Blind in one eye, with an old injury to its left wing, Gladys Porter Zoo officials said the bird can fly short distances but it can't survive on its own.
The eagle's impaired vision make it unable to judge distances well and zoo staff fear it might be hit by a car if it is not quickly found.
The female bird is about 3 feet tall and weighs 10 pounds. It has a white head and tail, a dark chocolate brown body and yellowish beak.
Zoo officials are asking for help in finding and returning the eagle to their aviary, where it has lived since 2005.
The Florida Audubon Center for Birds of Prey in 2005 determined that the eagle was an unlikely candidate for release after it was admitted for treatment. They sent the bird to the zoo.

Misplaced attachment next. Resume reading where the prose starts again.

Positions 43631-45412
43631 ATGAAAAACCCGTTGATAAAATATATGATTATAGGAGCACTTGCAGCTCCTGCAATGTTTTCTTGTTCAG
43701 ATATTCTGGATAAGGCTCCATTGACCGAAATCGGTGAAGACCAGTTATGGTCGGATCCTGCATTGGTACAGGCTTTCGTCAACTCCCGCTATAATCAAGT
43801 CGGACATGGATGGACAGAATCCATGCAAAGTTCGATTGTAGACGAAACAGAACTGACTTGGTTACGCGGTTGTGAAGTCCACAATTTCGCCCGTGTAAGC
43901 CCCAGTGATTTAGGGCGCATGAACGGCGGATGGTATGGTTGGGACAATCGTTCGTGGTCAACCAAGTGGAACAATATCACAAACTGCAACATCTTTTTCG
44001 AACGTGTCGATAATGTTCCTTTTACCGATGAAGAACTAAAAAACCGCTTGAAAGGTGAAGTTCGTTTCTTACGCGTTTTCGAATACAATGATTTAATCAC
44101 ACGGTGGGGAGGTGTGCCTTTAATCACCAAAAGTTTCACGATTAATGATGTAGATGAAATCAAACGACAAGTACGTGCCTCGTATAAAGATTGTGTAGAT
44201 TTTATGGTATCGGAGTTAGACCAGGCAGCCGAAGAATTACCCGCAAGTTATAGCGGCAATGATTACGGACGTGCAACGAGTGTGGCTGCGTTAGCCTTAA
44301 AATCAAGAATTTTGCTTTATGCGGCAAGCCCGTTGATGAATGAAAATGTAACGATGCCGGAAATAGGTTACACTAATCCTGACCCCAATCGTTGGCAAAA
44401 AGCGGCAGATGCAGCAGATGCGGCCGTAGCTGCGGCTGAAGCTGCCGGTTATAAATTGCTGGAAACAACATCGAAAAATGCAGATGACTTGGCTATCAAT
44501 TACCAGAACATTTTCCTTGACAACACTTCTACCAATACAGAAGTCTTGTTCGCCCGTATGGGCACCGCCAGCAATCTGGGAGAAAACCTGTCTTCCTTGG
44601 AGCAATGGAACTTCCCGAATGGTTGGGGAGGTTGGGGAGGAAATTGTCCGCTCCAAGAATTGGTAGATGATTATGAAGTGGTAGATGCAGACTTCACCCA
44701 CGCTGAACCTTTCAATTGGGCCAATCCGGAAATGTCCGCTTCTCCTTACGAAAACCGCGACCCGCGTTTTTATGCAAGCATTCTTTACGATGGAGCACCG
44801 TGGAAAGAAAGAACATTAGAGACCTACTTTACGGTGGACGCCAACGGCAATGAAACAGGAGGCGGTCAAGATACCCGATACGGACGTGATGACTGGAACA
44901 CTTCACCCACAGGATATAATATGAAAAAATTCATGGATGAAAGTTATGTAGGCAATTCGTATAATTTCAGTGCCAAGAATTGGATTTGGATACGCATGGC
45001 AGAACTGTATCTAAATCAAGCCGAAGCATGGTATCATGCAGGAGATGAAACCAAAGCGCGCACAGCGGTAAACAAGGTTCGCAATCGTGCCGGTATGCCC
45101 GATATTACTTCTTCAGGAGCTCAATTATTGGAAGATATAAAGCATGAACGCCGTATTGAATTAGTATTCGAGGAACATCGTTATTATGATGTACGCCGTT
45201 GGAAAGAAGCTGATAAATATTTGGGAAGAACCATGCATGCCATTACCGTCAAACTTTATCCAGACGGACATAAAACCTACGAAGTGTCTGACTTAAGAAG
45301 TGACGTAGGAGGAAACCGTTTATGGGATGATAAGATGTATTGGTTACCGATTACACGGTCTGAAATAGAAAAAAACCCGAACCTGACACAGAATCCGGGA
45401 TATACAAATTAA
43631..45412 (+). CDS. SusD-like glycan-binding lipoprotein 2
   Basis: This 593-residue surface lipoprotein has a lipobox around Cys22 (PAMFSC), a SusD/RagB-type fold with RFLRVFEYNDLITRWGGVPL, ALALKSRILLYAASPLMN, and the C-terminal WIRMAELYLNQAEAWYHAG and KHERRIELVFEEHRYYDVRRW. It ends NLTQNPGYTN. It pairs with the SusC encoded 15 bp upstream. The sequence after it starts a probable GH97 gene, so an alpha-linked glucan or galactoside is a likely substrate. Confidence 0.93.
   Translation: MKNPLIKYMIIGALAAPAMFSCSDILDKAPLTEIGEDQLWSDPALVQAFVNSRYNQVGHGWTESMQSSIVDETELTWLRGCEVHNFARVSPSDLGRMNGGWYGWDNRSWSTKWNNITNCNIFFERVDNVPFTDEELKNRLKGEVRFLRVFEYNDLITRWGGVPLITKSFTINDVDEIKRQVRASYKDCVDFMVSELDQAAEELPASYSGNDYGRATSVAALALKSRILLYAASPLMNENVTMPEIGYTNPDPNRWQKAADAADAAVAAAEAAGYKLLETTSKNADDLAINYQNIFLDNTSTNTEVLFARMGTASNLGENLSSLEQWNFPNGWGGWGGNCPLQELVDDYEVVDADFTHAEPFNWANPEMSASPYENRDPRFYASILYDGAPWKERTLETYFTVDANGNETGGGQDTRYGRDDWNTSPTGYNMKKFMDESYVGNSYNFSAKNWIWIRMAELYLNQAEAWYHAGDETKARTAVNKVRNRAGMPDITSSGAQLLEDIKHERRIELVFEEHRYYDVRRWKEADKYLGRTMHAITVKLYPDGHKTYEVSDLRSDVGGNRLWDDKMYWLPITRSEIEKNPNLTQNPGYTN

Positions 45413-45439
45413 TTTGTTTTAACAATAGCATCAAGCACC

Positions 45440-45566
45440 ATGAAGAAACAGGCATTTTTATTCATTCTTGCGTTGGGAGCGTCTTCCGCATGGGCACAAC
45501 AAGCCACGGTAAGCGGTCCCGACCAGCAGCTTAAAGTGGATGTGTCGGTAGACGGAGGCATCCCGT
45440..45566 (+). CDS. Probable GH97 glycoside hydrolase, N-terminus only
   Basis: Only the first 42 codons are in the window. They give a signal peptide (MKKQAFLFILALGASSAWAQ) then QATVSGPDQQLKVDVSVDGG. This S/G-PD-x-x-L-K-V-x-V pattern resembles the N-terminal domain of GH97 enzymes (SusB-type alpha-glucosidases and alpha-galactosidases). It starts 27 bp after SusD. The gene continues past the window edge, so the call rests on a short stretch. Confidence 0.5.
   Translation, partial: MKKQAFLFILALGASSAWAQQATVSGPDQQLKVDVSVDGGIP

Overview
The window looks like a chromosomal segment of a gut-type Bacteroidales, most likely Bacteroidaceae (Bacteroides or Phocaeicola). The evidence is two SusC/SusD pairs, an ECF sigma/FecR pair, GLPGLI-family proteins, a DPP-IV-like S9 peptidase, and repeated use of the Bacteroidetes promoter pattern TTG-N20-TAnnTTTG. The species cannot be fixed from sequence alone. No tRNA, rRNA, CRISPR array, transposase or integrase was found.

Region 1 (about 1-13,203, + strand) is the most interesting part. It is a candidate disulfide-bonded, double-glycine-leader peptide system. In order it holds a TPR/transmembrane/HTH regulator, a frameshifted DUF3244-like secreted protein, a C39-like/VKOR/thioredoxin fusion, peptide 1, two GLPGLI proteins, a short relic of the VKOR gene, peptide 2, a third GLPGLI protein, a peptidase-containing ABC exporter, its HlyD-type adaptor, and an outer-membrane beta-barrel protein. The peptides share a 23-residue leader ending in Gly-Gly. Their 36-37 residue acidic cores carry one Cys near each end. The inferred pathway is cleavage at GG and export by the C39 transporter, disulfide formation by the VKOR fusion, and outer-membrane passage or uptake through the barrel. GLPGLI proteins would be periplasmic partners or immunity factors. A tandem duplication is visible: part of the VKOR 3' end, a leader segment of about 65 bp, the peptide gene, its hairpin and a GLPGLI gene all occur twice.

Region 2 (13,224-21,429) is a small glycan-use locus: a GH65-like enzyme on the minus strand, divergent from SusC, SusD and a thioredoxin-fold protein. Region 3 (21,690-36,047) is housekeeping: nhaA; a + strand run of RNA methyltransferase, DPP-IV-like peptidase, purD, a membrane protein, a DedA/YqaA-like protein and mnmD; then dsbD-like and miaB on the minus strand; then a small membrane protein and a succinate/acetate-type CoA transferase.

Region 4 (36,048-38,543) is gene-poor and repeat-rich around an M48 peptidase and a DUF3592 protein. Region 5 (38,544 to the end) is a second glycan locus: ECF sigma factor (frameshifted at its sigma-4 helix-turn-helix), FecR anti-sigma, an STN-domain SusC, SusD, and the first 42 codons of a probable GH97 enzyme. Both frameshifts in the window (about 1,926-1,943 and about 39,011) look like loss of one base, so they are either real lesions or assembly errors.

"We're not exactly sure where it is," zoo spokeswoman Cynthia Garza Galvan told the Brownsville Herald for its Friday online editions.
She said that the eagle is on a feeding schedule so they had hoped it would return when it got hungry but it hasn't yet.
Slideshow archive | ABC13 wireless | Headlines at a glance